Belfast Telegraph

Diversity strategy reaps rewards

Emma Andrews Emma Andrews

The evidence is clear: the many benefits that come from employing a more diverse workforce definitely help businesses to thrive.  Yet, even as diversity in the workplace continues to be a much-publicised hot topic, progress in many organisations has been slow. 

The Office of National Statistics recently announced that employment rates for women are at the joint highest since comparable records begun in 1971, but this is partly due to changes to the state pension age for woman.  The Organisation for Economic Co-operation and Development predict that if female labour force participation rates converged to that of men by 2030, we could see an overall increase of 12% in GDP.  Other studies have identified that increased gender diversity could lead to better decision making and increased idea generation.

Whilst companies are making some progress towards gender diversity, they also need to consider other forms of social diversity including race, nationality and age diversity.  Diversity and inclusion often provides other benefits such as retention, employee satisfaction and the attraction of talent.

Accountancy firms have long been at the forefront of diversity and inclusion. Indeed, our firm has focused considerable effort on this over the last few years.  I hope that by sharing our journey to date we can give other firms, just starting their own diversity initiatives, some practical ideas.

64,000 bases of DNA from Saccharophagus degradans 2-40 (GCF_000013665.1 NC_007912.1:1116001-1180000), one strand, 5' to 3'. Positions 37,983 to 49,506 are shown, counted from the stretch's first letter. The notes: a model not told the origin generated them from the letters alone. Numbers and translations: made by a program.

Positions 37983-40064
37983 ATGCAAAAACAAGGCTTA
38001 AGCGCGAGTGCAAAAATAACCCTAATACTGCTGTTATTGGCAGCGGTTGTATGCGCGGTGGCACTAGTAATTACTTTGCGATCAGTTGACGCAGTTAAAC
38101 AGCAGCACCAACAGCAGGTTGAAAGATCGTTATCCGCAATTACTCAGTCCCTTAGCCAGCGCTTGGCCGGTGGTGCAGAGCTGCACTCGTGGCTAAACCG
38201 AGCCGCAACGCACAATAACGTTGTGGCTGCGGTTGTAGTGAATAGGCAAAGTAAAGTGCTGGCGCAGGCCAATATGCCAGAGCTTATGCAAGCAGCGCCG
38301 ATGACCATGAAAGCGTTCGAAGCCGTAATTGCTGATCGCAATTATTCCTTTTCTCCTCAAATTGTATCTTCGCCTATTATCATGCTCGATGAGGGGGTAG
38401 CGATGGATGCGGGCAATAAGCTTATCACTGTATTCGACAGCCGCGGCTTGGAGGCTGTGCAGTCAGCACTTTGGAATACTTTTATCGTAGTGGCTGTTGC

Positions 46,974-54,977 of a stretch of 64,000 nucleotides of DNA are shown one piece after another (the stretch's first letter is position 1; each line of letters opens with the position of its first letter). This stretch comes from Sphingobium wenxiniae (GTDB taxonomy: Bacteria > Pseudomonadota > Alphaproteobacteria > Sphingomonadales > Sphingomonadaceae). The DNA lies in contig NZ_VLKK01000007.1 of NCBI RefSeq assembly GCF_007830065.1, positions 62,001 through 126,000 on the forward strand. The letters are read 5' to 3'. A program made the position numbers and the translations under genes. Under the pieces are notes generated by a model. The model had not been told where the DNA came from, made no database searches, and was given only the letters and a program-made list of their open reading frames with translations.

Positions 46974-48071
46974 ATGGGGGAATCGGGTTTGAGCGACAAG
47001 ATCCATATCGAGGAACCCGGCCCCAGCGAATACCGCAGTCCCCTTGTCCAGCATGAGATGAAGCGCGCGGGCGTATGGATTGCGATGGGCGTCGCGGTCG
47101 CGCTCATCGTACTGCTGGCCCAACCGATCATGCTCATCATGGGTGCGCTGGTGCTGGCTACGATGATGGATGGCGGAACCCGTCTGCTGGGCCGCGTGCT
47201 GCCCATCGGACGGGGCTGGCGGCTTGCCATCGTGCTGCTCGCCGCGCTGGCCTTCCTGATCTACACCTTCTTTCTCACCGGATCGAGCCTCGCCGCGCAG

In 2016, Grant Thornton launched the EMBRACE programme, with a mission to embed diversity and inclusion within the culture and make it evident in its everyday interactions, both internally and externally.

The diversity and inclusion programme has six pillars; multicultural, LGBT, gender, disability, generational, family and working parents.

To understand how best to implement the strategy, a firm-wide staff survey was conducted in 2016.  An area of importance identified was the need for more visible role models within the organisation, which included inviting external speakers from various personal and business backgrounds to talk to our people.

The firm also advanced HR initiatives around the six pillars and has been proactive in communicating statistics regarding the gender split within the firm and in promotion targets.  Another gender initiative involved the investment in a tailored, female leadership programme, Aspire, which is designed to develop a strong female leadership pipeline and to acknowledge the valuable contribution of our female talent. It provides participants with the opportunity to identify personal drivers and required skills to help succeed in their chosen career path. Since the introduction of programme, there has been a 5% improvement in the representation of women at senior levels within Grant Thornton.

The Belfast Telegraph’s Top 100 firms in Northern Ireland identified that only three women lead the top firms.  Evidently, further efforts are required to make real progress on diversity. 

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